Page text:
Information On How To Fix Yellow Leaves On Holly Trees

Yellow Leaves Of Holly Plant
holly yellow leaves
(Image credit: Gardening Know How)

Yellow leaves on holly trees is a fairly common problem for gardeners. On a holly, yellow leaves typically indicates an iron deficiency, also known as iron chlorosis. When a holly plant does not get enough iron, the plant cannot produce chlorophyll and you get yellow leaves on your holly bush. A holly turning yellow can be fixed with a few simple changes.

What Causes Iron Chlorosis and Yellow Leaves on Holly Trees?

Iron deficiency and yellow holly leaves can be caused by many things. The most common reasons for this is either overwatering or poor drainage. Overwatering causes yellow leaves on a holly bush by either leaching away the iron in the soil or by suffocating the roots so that they are not able to take in the iron in the soil. Similarly, poor drainage also causes iron chlorosis in hollies, because the excess standing water also suffocates the roots. Another cause of yellow leaves on holly trees is soil that has a pH that is too high. Hollies like soil that has a low pH, in other words, acidic soil. If the pH is too high, the holly plant cannot process the iron and then you get yellow holly leaves. The last reason can be simply a lack of iron in the soil. This is rare, but can occur.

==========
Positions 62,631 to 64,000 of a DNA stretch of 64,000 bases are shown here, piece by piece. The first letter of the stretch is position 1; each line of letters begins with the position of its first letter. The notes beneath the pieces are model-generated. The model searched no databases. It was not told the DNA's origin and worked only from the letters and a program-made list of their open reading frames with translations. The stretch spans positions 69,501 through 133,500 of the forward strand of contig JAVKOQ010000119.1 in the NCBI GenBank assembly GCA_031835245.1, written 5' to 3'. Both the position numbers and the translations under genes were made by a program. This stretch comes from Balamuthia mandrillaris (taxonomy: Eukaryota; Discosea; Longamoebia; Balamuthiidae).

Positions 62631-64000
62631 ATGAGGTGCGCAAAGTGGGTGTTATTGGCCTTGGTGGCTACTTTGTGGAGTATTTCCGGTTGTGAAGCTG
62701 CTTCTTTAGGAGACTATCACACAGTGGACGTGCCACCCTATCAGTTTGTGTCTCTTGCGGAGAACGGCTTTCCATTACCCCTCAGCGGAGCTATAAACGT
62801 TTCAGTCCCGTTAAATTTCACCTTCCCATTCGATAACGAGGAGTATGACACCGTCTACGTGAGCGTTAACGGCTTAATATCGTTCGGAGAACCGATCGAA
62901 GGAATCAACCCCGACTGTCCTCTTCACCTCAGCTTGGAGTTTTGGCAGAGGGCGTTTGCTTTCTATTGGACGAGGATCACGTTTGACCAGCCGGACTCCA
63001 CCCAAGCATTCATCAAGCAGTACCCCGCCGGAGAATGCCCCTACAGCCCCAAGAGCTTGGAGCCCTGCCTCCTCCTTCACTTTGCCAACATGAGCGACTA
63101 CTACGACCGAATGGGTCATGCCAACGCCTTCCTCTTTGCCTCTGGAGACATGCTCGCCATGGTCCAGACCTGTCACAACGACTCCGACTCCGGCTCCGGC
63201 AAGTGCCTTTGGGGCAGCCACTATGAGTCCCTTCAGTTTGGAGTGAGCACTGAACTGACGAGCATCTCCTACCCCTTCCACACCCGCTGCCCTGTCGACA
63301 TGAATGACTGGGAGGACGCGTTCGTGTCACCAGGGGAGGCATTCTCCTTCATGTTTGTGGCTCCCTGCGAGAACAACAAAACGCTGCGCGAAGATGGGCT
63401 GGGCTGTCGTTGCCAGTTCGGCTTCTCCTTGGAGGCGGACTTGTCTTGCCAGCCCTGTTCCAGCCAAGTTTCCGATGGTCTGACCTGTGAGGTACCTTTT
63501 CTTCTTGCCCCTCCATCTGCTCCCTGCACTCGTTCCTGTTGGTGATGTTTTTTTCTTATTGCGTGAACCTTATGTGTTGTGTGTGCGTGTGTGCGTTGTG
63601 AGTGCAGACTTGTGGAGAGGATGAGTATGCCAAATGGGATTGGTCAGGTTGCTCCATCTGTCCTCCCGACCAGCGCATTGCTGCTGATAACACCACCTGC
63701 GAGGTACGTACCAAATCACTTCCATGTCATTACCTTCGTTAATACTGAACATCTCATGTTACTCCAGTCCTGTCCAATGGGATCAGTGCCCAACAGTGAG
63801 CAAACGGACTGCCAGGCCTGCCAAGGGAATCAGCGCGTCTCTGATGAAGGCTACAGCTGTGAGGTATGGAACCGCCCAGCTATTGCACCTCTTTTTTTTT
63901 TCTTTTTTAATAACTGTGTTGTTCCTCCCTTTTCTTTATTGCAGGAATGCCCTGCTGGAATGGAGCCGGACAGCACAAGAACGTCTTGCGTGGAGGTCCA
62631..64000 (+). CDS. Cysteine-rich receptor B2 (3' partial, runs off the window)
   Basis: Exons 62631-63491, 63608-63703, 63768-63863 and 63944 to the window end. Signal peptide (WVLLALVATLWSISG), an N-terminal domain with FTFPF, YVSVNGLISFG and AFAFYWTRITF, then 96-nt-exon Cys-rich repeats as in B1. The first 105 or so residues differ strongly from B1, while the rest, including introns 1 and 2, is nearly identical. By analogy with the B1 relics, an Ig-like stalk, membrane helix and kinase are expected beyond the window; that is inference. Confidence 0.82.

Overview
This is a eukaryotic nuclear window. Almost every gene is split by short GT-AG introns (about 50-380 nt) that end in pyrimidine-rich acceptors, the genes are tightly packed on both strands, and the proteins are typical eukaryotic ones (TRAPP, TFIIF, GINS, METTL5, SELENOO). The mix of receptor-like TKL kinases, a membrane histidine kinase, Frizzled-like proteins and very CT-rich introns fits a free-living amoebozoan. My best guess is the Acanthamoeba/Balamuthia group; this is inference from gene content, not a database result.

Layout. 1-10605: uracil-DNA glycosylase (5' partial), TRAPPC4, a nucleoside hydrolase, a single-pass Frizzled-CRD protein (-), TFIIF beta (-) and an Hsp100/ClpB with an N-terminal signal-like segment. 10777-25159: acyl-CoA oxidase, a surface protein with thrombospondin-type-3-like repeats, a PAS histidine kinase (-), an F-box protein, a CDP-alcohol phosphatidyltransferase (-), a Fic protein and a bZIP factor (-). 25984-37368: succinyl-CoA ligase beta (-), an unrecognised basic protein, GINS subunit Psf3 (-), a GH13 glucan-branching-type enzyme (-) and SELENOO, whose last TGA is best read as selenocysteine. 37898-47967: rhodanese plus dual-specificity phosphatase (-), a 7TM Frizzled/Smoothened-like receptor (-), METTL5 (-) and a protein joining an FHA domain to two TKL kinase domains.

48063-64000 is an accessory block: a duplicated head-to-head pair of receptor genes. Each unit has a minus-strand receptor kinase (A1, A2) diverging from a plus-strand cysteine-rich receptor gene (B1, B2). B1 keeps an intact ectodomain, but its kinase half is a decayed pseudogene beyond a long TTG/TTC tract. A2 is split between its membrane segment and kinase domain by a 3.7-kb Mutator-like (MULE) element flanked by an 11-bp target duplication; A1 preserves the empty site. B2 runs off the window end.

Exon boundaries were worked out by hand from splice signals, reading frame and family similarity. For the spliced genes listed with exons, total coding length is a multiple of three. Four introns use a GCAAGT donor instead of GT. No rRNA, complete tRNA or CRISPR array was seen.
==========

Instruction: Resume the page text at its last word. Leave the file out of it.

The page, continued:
How to Fix a Holly with Yellow Leaves

Yellow leaves on holly bushes is pretty easy to fix. First, make sure that the plant is getting the appropriate amount of water. The holly bush should be getting about 2 inches (5 cm.) of water a week and no more than this. Do not water additionally if the holly plant is getting enough water from rainfall. If the yellow leaves on your holly trees are caused by poor drainage, work to correct the soil. Adding organic material to the soil around the holly bush will help fix the drainage. Second, have your soil tested with a soil test kit or at your local extension service. Find out if your yellow holly leaves are caused by too high a pH or by a lack of iron in the soil. If the problem is too high a pH, you can make the soil more acidic. You can do this by using acidifying fertilizers or, you can find more ways to lower the pH in this article. If your soil is lacking iron, adding a fertilizer that contains trace amounts of iron will correct the problem.

Heather Rhoades
Founder of Gardening Know How

Heather Rhoades founded Gardening Know How in 2007. She holds degrees from Cleveland State University and Northern Kentucky University. She is an avid gardener with a passion for community, and is a recipient of the Master Gardeners of Ohio Lifetime Achievement Award.